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Months after DFO floated idea of 3Ps moratorium, south coast cod landings best in 25 years

Veteran fishermen like Placentia’s Calvin Kerrivan question Department of Fisheries and Oceans (DFO) science — not just on cod in fishing zone 3Ps off Newfoundland's south coast, but on snow crab in the same waters, which scientists had (wrongly) predicted wouldn’t return for years.

The 3Ps cod fishery was shut down in 1993, but reopened in 1997 with a quota of 10,000 tonnes. Since then the quota has jumped to a high as 30,000 tonnes in 1999 to this year's low of 1,345 tonnes, half of the 2020 allocation.


Kerrivan said cod fishing has been exceptionally good this fall from Placentia to Arnold's Cove, and on the St. Pierre Bank, with catch rates comparable to 1997 when the fishery reopened after a four-year shut down. Find year-to-date landings here.


Kerrivan said now is the time to fish cod in Placentia Bay, with good fishing continuing until January or February. Using 30 nets on a recent trip his boat caught between 6,000-30,000/lbs a set.


It was only in March that DFO floated the idea of a moratorium on the 3Ps cod fishery,


At the same time, then-provincial Fisheries Minister Elvis Loveless questioned DFO's science, "citing concerns over modelling and the science used to recommend ending the fishery."


Indeed, in 2020 there was no Canadian bottom trawl survey. Of the 28 people who took part in the most recent stock assessment (most of whom were with DFO science), there was one single harvester (Brian Careen).


Kerrivan said going back to his grandfather's days there were good years and bad years for cod fishing in 3Ps, questioning how scientists would really know what's going on with no experience on the water.


Kerrivan served on the 3Ps crab committee in 2017 when he said DFO snow crab scientist Darrell Mullowney predicted the south coast stock wouldn't return for 12-14 years.


"I laid a $100 bill on the table then in Clarenville, and I said the crab will be great until 2022 or '23 and then start dying off again," said Kerrivan. "They wouldn't believe me, I'm only a stupid fisherman."


Kerrivan was right. The 3Ps crab fishery turned around after 2017, with the quota increasing 235% since then.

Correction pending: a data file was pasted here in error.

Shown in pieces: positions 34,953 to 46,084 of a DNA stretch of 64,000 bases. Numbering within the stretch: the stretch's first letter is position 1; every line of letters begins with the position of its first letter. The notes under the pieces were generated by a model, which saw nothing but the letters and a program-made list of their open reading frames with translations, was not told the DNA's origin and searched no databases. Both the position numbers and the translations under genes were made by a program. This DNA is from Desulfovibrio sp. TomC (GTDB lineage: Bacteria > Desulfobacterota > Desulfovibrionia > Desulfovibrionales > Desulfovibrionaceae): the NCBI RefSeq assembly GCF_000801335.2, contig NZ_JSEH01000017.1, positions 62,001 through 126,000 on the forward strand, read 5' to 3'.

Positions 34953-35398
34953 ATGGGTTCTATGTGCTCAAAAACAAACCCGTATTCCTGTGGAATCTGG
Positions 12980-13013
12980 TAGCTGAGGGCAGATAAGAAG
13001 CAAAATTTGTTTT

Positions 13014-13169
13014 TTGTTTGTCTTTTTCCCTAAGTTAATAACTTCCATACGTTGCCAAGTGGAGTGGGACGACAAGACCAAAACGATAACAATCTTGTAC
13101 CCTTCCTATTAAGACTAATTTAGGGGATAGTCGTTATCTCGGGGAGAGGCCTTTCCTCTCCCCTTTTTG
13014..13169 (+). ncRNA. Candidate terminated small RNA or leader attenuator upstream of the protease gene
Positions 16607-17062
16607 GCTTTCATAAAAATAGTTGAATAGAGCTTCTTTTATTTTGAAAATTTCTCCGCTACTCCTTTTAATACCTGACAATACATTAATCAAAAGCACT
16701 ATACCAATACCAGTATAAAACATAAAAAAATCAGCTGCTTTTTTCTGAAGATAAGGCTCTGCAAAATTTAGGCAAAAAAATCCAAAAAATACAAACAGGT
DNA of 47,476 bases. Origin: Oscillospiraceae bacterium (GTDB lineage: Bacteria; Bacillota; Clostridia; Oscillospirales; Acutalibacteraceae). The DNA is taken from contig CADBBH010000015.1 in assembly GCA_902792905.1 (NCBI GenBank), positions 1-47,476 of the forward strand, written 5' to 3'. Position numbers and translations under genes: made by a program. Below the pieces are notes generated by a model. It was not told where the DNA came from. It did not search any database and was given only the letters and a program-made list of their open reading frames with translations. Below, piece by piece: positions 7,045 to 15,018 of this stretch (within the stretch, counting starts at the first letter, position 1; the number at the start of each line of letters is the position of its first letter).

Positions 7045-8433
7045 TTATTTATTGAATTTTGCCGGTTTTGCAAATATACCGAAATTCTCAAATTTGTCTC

3Ps snow crab quota


2021 5,047 tonnes,

2020 3,292 tonnes,

2019 2,649 tonnes,

2018 1,792 tonnes

2017 1,505 tonnes

2016 3,010 tonnes

2015 4,300 tonnes

2014 6,185 tonnes

2013 6,835 tonnes


Kerrivan said DFO science was wrong about the crab, and now they're wrong about the cod.


He said DFO scientists should spend less time in front of computers, and more time listening to inshore harvesters.


3Ps fishermen are reporting great cod catches this fall. Picture taken from video posted Monday to the private group, Newfoundland Fisherman's Forum, on Facebook.


The inshore fleet on the south had been led to believe the first 10,000 tonnes of cod quota in 3Ps were reserved for them, the same way the first 115,000 tonnes of northern cod off Newfoundland’s east coast/Labrador are supposedly set aside for the inshore fleet (plus indigenous groups, but that's another story).


Only that wasn’t the case in 3Ps, and DFO allowed offshore factory-freezer draggers to pound away at the stock.


Even this year with the cod quota down to 1,345 tonnes the offshore sector is allowed to fish its 12.2% share. when the stock is at its most vulnerable — overwintering on the St. Pierre Bank in pre-spawning/spawning congregations.


Inshore fishermen fear a shut down of the inshore cod fishery in 3Ps — combined with any drop in snow crab prices, or reduction in the overall crab quota — could spell doom for the south coast fishery.


Ryan Cleary,

SEA-NL


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